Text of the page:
by KRISTEN CATES
AUGUSTA — When Tina Freeman was going to college in Washington in the 1970s, she told a friend that she was moving to a tiny town in Montana with her new husband — a town called Augusta.
"He told me he spent the best three days of his life there the year before," Freeman said. "I thought, 'what am I getting myself into?'"
Known for years as a rough-and-tumble event where most of the weekend was spent in a drunken haze, the 75-year-old Augusta Rodeo has cleaned up its act a lot in the last 20 years, said Freeman, who runs the American Legion Auxiliary concession stands at the rodeo.
"I would not let my girls up town then — too many cute cowboys," she said.
Now the Sunday afternoon event is catered more toward families and even the out-of-town crowd.
Students from the Rocky Mountain School of Photography in Missoula have become regulars at the event over the last few years, and most of them come from out of state.
The students can be seen sitting along the gates of the arena with their cameras and long lenses pointed toward the action — some dressed up in their best Western gear.
"I've never laughed so much," said Karah Sambuco of West Virginia. "I love the commentary."
Never having been to a rodeo in her life, Sambuco said she assumed a rodeo was just about bull riding, so she was pleasantly surprised when it involved calf-roping, saddle bronc riding and more.
"This is a totally different experience," she said. "My camera is going rapid fire."
For the last five years, American Legion volunteer Larry Atchison's job has been taking tickets at the general admission entry into the arena.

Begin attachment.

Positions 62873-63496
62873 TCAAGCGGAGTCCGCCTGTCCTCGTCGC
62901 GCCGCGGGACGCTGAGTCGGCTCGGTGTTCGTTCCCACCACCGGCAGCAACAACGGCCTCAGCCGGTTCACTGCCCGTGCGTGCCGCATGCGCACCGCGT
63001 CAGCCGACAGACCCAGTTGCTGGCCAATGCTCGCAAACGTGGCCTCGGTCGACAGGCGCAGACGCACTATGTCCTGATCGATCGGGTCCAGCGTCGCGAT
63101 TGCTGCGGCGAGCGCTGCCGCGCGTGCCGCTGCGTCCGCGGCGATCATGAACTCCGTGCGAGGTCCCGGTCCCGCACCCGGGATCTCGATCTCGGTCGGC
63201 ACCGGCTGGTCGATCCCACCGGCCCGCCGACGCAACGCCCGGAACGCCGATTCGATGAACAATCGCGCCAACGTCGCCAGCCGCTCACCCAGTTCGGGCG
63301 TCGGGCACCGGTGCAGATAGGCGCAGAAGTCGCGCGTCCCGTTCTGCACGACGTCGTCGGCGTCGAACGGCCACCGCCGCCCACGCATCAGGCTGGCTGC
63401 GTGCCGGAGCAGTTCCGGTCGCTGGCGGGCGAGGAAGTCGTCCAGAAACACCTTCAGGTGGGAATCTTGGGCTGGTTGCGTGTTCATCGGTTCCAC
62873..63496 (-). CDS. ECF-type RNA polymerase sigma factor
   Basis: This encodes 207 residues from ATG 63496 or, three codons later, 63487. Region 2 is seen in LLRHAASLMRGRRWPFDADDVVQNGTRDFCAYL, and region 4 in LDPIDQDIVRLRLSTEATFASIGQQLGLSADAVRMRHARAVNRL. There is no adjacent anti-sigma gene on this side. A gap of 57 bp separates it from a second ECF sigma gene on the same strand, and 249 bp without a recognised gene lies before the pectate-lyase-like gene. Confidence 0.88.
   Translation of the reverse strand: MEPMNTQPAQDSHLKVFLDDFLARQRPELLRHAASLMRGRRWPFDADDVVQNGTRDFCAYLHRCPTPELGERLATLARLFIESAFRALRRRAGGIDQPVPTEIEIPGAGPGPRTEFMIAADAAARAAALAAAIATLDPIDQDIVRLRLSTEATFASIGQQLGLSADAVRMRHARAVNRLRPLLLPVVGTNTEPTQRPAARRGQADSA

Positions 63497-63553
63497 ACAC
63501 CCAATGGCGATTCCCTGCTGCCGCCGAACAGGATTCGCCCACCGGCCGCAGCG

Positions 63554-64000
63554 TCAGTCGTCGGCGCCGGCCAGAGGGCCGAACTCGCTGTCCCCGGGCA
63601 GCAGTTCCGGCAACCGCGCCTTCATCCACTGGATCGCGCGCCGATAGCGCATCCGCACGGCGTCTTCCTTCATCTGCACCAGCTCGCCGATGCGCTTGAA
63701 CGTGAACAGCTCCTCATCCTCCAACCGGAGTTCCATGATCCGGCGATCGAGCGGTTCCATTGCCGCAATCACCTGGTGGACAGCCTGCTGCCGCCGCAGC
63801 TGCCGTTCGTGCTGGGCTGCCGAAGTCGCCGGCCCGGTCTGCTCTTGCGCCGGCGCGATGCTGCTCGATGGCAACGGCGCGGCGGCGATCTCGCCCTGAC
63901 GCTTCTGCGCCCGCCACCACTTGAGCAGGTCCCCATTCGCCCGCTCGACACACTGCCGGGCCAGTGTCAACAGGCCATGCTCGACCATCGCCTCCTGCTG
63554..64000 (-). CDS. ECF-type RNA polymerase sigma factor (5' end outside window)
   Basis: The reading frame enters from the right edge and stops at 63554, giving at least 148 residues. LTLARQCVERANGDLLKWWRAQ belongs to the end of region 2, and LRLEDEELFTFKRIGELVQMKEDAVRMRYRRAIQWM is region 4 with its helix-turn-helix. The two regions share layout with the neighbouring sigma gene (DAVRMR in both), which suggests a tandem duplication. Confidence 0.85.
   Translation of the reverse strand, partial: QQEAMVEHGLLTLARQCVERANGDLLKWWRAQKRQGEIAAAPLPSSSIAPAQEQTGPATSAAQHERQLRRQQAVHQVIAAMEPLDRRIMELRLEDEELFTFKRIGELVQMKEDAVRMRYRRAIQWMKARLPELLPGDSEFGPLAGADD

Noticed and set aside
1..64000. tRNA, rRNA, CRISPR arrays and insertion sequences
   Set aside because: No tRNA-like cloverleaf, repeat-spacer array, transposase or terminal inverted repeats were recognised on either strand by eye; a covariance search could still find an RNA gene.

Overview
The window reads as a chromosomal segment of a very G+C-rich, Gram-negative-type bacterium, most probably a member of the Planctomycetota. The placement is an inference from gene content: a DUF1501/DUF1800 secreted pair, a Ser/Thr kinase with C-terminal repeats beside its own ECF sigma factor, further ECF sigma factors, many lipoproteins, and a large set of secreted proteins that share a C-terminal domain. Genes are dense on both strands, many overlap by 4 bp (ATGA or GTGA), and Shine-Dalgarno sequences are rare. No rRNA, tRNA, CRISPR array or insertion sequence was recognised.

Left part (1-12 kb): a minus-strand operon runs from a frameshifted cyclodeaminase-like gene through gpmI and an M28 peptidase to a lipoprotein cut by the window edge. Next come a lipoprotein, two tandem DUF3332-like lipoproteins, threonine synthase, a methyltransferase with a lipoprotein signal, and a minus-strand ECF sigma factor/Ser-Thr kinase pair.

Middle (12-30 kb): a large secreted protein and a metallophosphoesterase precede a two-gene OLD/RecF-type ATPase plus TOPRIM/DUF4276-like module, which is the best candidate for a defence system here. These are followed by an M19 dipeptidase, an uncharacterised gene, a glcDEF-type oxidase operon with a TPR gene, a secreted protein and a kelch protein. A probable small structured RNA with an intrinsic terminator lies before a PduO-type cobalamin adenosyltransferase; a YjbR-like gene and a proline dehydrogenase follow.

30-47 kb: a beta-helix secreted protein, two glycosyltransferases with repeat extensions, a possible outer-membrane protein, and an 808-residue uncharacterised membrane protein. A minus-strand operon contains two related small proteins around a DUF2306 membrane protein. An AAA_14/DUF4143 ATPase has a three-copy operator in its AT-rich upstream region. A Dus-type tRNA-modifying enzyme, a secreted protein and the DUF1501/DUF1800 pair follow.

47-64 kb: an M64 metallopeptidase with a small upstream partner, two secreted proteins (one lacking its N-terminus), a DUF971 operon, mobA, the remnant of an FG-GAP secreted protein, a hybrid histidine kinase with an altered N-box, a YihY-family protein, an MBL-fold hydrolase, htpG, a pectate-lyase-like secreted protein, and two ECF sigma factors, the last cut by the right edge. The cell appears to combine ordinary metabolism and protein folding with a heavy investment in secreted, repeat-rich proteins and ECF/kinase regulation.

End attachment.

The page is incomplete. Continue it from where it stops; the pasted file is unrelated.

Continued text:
"I think its one of the more family-oriented rodeos I've been at," he said.
Sure, things have calmed down. But there's still a great deal of camaraderie, he said. Although he enjoys a good rodeo, Atchison said he'd rather be in the crowd.
"I prefer to work it," he said. "I get to see more people."
But 93-year-old C.H. "Pete" Cummings wanted to be as close to the action as possible.
The longtime Sun River resident is one of the few people still alive who competed in the Augusta Rodeo during its first years in the 1930s. He came in 1938 and competed in the saddle bronc event.
Over the years, Cummings always made sure to have a day job, but he considered himself sort of a "weekend cowboy" and competed in amateur rodeos around the area. He doesn't claim to have ever done well.
"I ate soup and the champions ate steak," he said.
He took a break from the rodeo action when he enlisted during World War II, but hasn't missed many Augusta Rodeos since.
"It's just the biggest and the best around," Cummings said.